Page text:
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Dental scanning equipment helps monitor young corals

Coral reefs are highly productive ecosystems that have come under threat in recent decades as a consequence of climate change. This has fueled a surge in research on the basic biology of corals with a view to restoring reefs that have been damaged by ocean heating and acidification. Reef restoration depends on the successful recruitment of juvenile corals and this is difficult to quantify using current 3D modeling techniques because the juveniles are so very small and cryptic. 

This problem has led marine biologist Dr. Kate Quigley to develop a new method for monitoring coral size and growth that relies on the use of dental scanning equipment. Digital 3D scanning is commonly used in dentistry and implant manufacturing because measurements need to be accurate right down to the μm scale in order to produce highly accurate molds. Intraoral dental scanners are also safe to use on live tissue, whereas previous 3D modeling methods often involved destroying the corals in order to measure them. 

Dr. Quigley, a senior research scientist at the Minderoo Foundation, has published details of the new method in the journal Methods in Ecology and Evolution. She was inspired to develop the new scanning method by a visit to her dentist. 

During her visit, Dr. Quigley remarked on the similarities between coral and human teeth – both being calcium-based and requiring measuring tools that can withstand wet surfaces. “One day, I was at the dentist, and they rolled out this new scanning machine. I knew immediately that it was something that could apply to scanning very small corals given that corals and teeth actually share many similar properties. The rest is history!”

Although the older technologies involved in 3D modeling of coral reefs have seen substantial improvement and development in the recent past, they are really only applicable to objects in the size range of meters to centimeters. They lack capability in the millimeter and micron (μm) size range, which is what is necessary when measuring the early life stages of corals. Understanding the critical life stage of juvenile coral allows scientists to predict ecosystem changes, the impacts of disturbance and the potential for reefs to recover.

“At the moment, it is difficult to accurately measure very small objects in 3D, especially if you are interested in measuring small live animals, like coral, without hurting them. During my PhD it would take half a day to produce one scan, and I was interested in scanning hundreds of corals at a time,” said Dr. Quigley.

To assess the effectiveness of these dental scanners, namely the ITero Element 5D Flex, Dr. Quigley measured juvenile corals from different species and size classes. The corals were originally collected from the Great Barrier Reef Marine Park and included species with complex branching morphology, as well as those with simple branching and those that have a flatter, encrusting life form. The trial was conducted at the National Sea Simulator at the Australian Institute of Marine Science, where the corals were temporarily removed from their indoor aquarium to have their surface areas and volumes scanned.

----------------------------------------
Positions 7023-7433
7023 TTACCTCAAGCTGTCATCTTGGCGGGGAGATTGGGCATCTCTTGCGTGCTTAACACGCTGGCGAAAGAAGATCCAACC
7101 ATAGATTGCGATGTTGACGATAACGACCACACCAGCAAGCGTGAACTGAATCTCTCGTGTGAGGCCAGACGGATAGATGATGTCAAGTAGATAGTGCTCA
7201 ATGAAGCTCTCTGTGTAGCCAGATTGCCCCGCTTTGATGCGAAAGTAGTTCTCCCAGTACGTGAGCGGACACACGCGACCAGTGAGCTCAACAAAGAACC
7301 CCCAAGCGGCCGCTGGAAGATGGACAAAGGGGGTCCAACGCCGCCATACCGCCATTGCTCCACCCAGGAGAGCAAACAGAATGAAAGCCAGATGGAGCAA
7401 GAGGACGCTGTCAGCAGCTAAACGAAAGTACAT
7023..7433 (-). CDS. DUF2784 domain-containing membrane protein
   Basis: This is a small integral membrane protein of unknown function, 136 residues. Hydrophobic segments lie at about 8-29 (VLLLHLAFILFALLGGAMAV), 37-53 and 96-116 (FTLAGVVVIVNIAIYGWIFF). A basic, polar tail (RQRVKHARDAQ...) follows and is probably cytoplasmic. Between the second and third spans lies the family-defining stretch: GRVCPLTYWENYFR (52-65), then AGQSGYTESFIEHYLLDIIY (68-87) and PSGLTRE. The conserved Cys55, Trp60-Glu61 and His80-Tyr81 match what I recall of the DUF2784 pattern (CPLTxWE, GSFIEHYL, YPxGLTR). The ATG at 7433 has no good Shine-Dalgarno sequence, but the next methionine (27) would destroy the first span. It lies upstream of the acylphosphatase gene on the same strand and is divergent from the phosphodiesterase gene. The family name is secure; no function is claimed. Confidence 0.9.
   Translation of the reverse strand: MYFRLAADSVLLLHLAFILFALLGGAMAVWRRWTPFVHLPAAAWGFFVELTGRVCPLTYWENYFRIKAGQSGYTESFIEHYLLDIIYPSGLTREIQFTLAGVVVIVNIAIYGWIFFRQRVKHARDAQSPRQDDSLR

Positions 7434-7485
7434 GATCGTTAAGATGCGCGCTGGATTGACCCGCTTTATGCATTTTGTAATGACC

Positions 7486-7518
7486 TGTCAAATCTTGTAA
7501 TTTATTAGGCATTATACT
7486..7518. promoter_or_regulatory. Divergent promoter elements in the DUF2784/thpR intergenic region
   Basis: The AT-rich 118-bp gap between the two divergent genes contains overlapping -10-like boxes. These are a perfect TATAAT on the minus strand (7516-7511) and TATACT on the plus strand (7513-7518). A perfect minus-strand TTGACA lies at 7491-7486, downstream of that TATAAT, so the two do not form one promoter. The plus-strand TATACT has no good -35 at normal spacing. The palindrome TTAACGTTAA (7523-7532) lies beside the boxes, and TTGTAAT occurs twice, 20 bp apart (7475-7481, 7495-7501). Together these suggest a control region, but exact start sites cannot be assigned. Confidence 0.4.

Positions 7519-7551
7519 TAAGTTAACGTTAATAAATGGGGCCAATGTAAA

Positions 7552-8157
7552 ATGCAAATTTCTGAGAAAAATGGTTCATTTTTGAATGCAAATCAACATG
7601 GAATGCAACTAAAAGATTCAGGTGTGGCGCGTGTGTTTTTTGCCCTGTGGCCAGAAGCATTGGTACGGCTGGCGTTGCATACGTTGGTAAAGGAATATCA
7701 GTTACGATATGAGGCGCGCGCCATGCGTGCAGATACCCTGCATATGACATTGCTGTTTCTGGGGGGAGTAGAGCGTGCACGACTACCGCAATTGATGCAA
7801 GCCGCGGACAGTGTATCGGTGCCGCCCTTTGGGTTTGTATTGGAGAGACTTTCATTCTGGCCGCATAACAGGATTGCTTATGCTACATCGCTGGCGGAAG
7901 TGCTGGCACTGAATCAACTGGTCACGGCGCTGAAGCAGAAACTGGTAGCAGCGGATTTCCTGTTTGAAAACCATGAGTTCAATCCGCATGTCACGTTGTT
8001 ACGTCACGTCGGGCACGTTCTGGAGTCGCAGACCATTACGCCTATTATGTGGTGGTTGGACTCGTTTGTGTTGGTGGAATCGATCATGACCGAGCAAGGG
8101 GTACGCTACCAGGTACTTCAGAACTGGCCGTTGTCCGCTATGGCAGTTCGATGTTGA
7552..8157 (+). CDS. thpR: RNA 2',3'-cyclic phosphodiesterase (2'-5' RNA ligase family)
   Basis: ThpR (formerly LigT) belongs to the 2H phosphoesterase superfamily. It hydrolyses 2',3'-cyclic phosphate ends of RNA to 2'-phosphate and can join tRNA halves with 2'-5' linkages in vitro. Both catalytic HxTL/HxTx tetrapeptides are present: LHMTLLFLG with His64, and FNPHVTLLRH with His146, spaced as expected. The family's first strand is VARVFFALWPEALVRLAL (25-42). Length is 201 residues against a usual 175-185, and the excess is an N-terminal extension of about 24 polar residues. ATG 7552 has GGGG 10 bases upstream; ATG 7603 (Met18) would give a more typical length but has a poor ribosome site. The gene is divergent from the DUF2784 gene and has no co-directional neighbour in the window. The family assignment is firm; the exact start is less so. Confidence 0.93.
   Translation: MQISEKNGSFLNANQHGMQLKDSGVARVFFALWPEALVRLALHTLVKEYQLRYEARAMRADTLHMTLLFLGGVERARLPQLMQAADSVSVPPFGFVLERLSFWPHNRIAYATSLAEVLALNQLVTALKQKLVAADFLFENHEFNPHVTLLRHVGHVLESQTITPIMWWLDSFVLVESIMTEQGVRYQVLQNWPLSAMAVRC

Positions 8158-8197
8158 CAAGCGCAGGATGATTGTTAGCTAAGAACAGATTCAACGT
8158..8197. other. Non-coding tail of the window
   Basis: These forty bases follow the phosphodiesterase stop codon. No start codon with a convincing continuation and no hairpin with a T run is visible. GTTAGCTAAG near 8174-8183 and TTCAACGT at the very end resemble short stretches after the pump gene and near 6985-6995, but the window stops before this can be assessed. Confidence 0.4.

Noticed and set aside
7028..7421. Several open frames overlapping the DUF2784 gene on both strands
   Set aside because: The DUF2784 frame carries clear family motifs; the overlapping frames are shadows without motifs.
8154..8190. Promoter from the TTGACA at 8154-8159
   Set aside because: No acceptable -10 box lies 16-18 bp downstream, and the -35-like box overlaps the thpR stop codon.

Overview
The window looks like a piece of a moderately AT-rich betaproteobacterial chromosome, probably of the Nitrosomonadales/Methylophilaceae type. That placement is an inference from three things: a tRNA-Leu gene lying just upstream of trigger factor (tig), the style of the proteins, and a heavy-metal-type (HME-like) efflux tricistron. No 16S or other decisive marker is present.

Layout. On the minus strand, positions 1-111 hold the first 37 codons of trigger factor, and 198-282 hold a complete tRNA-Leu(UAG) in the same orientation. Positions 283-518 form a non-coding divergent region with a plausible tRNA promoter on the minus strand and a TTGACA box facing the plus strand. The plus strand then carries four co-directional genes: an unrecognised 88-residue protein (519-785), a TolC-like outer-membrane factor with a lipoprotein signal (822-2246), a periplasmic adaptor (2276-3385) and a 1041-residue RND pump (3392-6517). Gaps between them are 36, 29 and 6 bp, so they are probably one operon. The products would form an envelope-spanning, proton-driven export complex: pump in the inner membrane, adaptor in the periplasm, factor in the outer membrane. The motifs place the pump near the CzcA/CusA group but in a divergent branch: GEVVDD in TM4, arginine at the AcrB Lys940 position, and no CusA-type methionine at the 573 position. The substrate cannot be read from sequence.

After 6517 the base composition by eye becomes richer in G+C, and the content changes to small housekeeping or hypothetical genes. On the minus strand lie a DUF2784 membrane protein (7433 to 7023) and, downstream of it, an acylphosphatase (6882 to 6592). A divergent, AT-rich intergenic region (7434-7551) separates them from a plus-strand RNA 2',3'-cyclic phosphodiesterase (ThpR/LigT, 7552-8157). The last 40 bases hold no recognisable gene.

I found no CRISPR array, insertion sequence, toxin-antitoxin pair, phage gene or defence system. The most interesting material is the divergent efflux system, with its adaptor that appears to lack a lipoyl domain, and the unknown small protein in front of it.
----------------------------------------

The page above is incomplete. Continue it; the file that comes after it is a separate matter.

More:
On average it took less than three minutes to scan and build a model of each individual coral compared to over four hours with previous methods – a 99 percent decrease in the time required to carry out such measurements. Dr. Quigley recorded equally fast and precise performances when measuring and comparing models of dead skeletons and living coral tissue, thus removing the need to sacrifice live animals in order to take measurements.

“For the first time, this new method will allow scientists to measure thousands of tiny corals fast, accurately and without any negative health impacts on the coral. This has the potential to expand large-scale monitoring of ocean health and for up-scaling coral reef restoration.”

While this is a huge improvement in terms of cutting down the time involved to monitor these small marine animals, the technology can only be used to make measurements out of the water. The scanning instrument is not waterproof and it relies on the use of lasers. In addition, the 3D scans still need to be processed manually, which is a slow process. Dr. Quigley hopes to create an automatic analysis pipeline from scanning to measurement in future, potentially using AI.

“Potentially the scanner could be made completely waterproof. However, it is unclear how well the laser technology would work completely submerged underwater. We have taken this technology on the boat before and brought up wild and laboratory-reared corals for measurement, so we are getting there!”

“The pairing of both rapid data acquisition and processing in this way has the potential to significantly improve our understanding of coral biology for pressing questions around conservation in this important biological system.”

By Alison Bosman, Staff Writer

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